Commentary By Kwixuan H. Maloof
February 26, 2010
Jason Brown was less than 24 hours from wearing his cap and gown. Instead, the Mission High School student found himself in handcuffs after making the mistake of buying an Ecstasy pill.
Although he had never before been in trouble, Jason (a pseudonym) spent his graduation day in a jail cell.
In an instant, the door to his future began to close. A criminal conviction would affect his ability to go to college, qualify for financial aid and land a job. The minor drug charge carried a sentence of up to a year in jail.
Fortunately, a judge admitted Jason to the Pretrial Diversion program in San Francisco. The program, which is only available in a handful of California counties, allows first-time misdemeanor arrestees to avoid a criminal conviction by completing treatment programs and performing community service.
Jason completed the program, enrolled in college and now works as a camp counselor for young burn victims. His case was dismissed and he has no record of a conviction. Like most diversion participants, Jason has stayed out of trouble.
It’s time to give more people the same chance.
Currently, San Francisco’s court system handles 12,000 misdemeanor offenses annually. Because of the strict eligibility criteria, only 1,500 cases qualify for the Pretrial Diversion program.
Among the three dozen misdemeanors that do not make the cut are resisting arrest, computer crimes, graffiti with a prior offense and certain Fish and Game Code violations such as hunting abalone out of season. Drug possession offenses, like Jason’s, are not usually allowed in the program.
There has never been a better time to expand this program. Making it happen requires that the district attorney’s office, public defender’s office, adult probation and the trial courts agree to change the eligible crimes to include other misdemeanor offenses.
Broadening the program also makes fiscal sense.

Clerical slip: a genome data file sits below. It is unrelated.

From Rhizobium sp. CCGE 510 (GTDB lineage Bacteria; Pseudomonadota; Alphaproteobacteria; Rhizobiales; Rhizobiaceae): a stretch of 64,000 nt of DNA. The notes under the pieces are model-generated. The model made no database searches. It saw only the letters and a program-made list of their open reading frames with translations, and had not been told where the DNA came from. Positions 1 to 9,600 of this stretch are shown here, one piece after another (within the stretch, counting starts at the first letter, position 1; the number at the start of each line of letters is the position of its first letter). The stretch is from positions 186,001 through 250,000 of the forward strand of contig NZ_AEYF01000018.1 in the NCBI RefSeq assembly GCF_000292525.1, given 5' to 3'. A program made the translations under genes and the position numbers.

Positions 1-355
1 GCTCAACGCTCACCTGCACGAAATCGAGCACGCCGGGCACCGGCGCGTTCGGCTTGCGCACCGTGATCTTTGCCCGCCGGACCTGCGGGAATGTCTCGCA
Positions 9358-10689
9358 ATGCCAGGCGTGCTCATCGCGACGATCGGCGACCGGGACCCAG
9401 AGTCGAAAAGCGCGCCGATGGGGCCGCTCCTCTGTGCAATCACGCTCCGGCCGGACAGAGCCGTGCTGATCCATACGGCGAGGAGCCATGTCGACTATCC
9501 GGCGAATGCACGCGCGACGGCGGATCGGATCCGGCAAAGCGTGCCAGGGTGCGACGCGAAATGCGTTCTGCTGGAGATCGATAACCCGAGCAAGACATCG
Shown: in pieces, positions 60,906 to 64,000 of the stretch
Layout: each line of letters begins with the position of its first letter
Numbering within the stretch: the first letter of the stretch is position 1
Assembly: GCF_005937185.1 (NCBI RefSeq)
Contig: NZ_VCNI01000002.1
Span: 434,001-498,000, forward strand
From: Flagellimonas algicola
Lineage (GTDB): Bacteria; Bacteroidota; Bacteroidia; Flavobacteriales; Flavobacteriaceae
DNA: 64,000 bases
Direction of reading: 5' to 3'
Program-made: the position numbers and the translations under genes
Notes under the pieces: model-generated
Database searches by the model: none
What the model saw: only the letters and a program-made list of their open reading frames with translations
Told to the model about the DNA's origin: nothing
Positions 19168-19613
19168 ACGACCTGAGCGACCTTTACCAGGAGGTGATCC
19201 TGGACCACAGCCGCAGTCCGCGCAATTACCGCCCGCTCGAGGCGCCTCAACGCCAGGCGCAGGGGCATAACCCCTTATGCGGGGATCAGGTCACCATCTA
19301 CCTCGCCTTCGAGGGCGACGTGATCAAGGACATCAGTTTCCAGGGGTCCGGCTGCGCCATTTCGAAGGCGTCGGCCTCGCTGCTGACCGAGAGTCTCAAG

San Francisco taxpayers shell out $120 each day to house an inmate at the county jail. Add court, attorney and prosecutors’ costs and a simple case like Jason’s can easily cost taxpayers thousands of dollars. The cost for Pretrial Diversion is only $245 per client, creating a potential windfall in savings by expanding the list of eligible offenses.
In terms of efficiency, Pretrial Diversion is the bullet train to traditional justice’s lumbering freight. It makes citizens safer by addressing the root causes of crime while providing individuals accused of minor crimes an opportunity to handle their cases in an efficient and effective manner. It also saves taxpayers millions of dollars. Most significant, it helps provide restitution to victims of crime. In 2009, Pretrial Diversion participants paid approximately $240,000 in restitution to crime victims.
More than 215,000 community service hours are completed each year by persons who participate in Pretrial Diversion and through Project 20, a program for people who cannot afford to pay their vehicle fines.
Pretrial Diversion also provides case management supervision to nonviolent participants, who receive daily case management. This has boosted court appearances by participants to an average attendance rate of 94 percent. Case managers help their clients navigate access to services like drug and alcohol counseling, anger management and housing placement.
In these tough economic times, we must focus on solutions that work. Pretrial diversion has been proven effective at saving court time and taxpayer money. We must expand this remarkable program to include other misdemeanor offenses — we simply cannot afford to do otherwise.
Kwixuan H. Maloof is the managing attorney in charge of the San Francisco public defender’s misdemeanor unit.